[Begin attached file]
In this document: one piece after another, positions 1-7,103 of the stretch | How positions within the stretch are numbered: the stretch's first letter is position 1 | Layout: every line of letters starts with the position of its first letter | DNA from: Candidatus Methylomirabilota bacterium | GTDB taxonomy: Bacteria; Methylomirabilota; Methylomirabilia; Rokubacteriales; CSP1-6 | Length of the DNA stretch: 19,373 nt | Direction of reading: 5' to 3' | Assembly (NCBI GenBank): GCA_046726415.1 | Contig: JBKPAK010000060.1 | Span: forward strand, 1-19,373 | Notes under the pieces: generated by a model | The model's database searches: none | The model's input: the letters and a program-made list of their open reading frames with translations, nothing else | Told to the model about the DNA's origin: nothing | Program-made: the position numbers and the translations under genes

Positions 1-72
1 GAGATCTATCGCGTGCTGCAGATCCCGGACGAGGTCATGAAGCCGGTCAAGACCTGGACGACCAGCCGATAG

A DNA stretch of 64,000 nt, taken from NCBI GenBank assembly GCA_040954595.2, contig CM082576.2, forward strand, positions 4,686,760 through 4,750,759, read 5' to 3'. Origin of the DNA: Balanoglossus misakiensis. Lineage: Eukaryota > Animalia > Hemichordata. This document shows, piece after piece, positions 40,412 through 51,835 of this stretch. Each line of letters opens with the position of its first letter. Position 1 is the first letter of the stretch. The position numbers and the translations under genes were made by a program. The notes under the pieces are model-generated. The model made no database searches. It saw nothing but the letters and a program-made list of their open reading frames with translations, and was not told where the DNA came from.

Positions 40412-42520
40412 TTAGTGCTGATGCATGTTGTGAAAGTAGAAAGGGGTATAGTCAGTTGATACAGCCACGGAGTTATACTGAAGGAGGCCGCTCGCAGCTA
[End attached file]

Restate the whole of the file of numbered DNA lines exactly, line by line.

In this document: one piece after another, positions 1-7,103 of the stretch | How positions within the stretch are numbered: the stretch's first letter is position 1 | Layout: every line of letters starts with the position of its first letter | DNA from: Candidatus Methylomirabilota bacterium | GTDB taxonomy: Bacteria; Methylomirabilota; Methylomirabilia; Rokubacteriales; CSP1-6 | Length of the DNA stretch: 19,373 nt | Direction of reading: 5' to 3' | Assembly (NCBI GenBank): GCA_046726415.1 | Contig: JBKPAK010000060.1 | Span: forward strand, 1-19,373 | Notes under the pieces: generated by a model | The model's database searches: none | The model's input: the letters and a program-made list of their open reading frames with translations, nothing else | Told to the model about the DNA's origin: nothing | Program-made: the position numbers and the translations under genes

Positions 1-72
1 GAGATCTATCGCGTGCTGCAGATCCCGGACGAGGTCATGAAGCCGGTCAAGACCTGGACGACCAGCCGATAG

A DNA stretch of 64,000 nt, taken from NCBI GenBank assembly GCA_040954595.2, contig CM082576.2, forward strand, positions 4,686,760 through 4,750,759, read 5' to 3'. Origin of the DNA: Balanoglossus misakiensis. Lineage: Eukaryota > Animalia > Hemichordata. This document shows, piece after piece, positions 40,412 through 51,835 of this stretch. Each line of letters opens with the position of its first letter. Position 1 is the first letter of the stretch. The position numbers and the translations under genes were made by a program. The notes under the pieces are model-generated. The model made no database searches. It saw nothing but the letters and a program-made list of their open reading frames with translations, and was not told where the DNA came from.

Positions 40412-42520
40412 TTAGTGCTGATGCATGTTGTGAAAGTAGAAAGGGGTATAGTCAGTTGATACAGCCACGGAGTTATACTGAAGGAGGCCGCTCGCAGCTA